# C++ References

• Last Updated : 10 Mar, 2018

 Question 1
What is the return value of f(p, p) if the value of p is initialized to 5 before the call? Note that the first parameter is passed by reference, whereas the second parameter is passed by value.
```int f(int &x, int c) {
c  = c - 1;
if (c == 0) return 1;
x = x + 1;
return f(x, c) * x;
} ```
 A 3024 B 6561 C 55440 D 161051
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Question 1 Explanation:
Since c is passed by value and x is passed by reference, all functions will have same copy of x, but different copies of c. f(5, 5) = f(x, 4)*x = f(x, 3)*x*x = f(x, 2)*x*x*x = f(x, 1)*x*x*x*x = 1*x*x*x*x = x^4 Since x is incremented in every function call, it becomes 9 after f(x, 2) call. So the value of expression x^4 becomes 9^4 which is 6561.
 Question 2
Which of the following is FALSE about references in C++
 A References cannot be NULL B A reference must be initialized when declared C Once a reference is created, it cannot be later made to reference another object; it cannot be reset. D References cannot refer to constant value
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Question 2 Explanation:
We can create a constant reference that refers to a constant. For example, the following program compiles and runs fine.
```#include<iostream>
using namespace std;

int main()
{
const int x = 10;
const int& ref = x;

cout << ref;
return 0;
}```
 Question 3
Which of the following functions must use reference.
 A Assignment operator function B Copy Constructor C Destructor D Parameterized constructor
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Question 3 Explanation:
A copy constructor is called when an object is passed by value. Copy constructor itself is a function. So if we pass argument by value in a copy constructor, a call to copy constructor would be made to call copy constructor which becomes a non-terminating chain of calls. Therefore compiler doesn’t allow parameters to be pass by value. See http://geeksquiz.com/copy-constructor-in-cpp/ for details.
 Question 4
Predict the output of following C++ program.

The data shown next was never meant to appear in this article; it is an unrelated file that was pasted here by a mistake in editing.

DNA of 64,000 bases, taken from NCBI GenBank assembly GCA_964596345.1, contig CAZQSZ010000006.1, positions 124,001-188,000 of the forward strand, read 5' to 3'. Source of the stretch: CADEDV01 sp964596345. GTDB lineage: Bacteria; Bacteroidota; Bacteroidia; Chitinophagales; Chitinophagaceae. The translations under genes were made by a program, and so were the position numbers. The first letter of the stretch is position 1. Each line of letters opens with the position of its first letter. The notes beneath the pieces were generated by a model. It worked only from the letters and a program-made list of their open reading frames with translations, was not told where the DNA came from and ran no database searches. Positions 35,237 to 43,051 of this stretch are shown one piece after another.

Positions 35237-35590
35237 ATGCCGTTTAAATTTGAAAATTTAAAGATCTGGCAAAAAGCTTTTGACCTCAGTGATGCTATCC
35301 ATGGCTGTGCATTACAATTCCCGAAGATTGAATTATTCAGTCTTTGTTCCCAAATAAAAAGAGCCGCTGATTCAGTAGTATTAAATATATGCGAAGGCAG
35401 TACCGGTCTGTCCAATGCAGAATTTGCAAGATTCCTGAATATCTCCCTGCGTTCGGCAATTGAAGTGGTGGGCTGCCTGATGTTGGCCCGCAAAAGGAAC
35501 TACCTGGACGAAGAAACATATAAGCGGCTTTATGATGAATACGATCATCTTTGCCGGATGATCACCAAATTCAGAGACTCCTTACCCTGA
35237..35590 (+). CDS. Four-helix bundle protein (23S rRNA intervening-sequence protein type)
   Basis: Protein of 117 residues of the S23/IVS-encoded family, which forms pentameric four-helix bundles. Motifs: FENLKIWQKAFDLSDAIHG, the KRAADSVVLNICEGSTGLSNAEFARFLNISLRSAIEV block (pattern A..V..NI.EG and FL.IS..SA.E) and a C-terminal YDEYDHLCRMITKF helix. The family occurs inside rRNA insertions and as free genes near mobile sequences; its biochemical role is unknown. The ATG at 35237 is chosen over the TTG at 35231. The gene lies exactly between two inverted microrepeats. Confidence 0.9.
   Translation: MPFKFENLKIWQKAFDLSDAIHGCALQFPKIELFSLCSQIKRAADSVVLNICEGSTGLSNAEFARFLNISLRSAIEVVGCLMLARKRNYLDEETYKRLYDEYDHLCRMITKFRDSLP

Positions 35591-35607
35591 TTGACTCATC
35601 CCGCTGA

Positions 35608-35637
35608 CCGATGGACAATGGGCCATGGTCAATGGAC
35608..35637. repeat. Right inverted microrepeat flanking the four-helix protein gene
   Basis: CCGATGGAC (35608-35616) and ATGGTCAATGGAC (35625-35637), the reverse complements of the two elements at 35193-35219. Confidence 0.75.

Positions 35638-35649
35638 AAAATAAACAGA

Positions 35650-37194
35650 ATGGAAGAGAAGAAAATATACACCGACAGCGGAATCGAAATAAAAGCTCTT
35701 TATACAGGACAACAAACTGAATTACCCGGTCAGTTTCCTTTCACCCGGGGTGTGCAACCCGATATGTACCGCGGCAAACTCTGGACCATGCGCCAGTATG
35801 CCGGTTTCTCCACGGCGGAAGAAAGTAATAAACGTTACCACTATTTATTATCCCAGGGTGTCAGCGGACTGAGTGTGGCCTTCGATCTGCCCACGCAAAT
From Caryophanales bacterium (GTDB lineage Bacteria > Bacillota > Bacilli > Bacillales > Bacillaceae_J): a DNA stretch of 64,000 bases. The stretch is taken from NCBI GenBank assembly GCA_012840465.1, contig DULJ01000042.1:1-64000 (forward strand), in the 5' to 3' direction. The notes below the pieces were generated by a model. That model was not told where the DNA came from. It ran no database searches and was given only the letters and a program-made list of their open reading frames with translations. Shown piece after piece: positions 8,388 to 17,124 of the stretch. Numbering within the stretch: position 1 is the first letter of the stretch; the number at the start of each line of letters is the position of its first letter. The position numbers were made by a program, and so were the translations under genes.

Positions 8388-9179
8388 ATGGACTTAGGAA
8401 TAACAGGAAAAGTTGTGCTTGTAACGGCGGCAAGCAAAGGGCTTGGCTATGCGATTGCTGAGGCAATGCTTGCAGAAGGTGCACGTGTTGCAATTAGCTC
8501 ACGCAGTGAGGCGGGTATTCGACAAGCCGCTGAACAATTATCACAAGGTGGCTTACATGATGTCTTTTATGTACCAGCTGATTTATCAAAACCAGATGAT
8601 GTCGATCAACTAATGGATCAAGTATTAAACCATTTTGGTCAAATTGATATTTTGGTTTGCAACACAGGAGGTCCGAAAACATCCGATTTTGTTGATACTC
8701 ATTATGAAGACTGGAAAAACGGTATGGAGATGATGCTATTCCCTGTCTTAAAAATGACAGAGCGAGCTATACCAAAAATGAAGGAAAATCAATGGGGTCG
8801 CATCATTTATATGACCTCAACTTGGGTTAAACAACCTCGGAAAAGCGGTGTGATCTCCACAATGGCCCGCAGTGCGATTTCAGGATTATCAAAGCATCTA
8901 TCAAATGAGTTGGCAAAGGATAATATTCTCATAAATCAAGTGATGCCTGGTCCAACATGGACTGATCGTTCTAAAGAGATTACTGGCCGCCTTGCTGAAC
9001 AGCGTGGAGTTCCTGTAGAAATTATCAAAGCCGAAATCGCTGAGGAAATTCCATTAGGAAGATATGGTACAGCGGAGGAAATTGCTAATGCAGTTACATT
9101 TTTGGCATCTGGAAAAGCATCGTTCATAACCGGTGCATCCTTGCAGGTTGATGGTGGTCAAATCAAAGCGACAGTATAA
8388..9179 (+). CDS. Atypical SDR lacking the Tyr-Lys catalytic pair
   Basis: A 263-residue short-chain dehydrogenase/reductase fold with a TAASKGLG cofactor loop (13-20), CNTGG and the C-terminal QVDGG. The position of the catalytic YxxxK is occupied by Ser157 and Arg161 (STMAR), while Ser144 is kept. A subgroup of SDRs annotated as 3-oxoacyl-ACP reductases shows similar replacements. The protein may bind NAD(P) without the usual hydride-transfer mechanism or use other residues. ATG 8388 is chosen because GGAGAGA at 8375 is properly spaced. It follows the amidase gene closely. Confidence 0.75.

```#include<iostream>
using namespace std;

int &fun()
{
static int x = 10;
return x;
}
int main()
{
fun() = 30;
cout << fun();
return 0;
}
```
 A Compiler Error: Function cannot be used as lvalue B 10 C 30
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Question 4 Explanation:
When a function returns by reference, it can be used as lvalue. Since x is a static variable, it is shared among function calls and the initialization line "static int x = 10;" is executed only once. The function call fun() = 30, modifies x to 30. The next call "cout << fun()" returns the modified value.
 Question 5
```#include<iostream>
using namespace std;

int &fun()
{
int x = 10;
return x;
}
int main()
{
fun() = 30;
cout << fun();
return 0;
}

```
 A May cause runtime error B May cause compiler error C Always works fine. D 0
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Question 5 Explanation:
Since we return reference to a local variable, the memory location becomes invalid after function call is over. Hence it may result in segmentation fault runtime error.
 Question 6
Output of following C++ program?
```#include<iostream>
using namespace std;

int main()
{
int x = 10;
int& ref = x;
ref = 20;
cout << "x = " << x << endl ;
x = 30;
cout << "ref = " << ref << endl;
return 0;
}
```
 A ```x = 20 ref = 30``` B ```x = 20 ref = 20``` C ```x = 10 ref = 30``` D ```x = 30 ref = 30```
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Question 6 Explanation:
ref is an alias of x, so if we change either of them, we can see the change in other as well.
There are 6 questions to complete.
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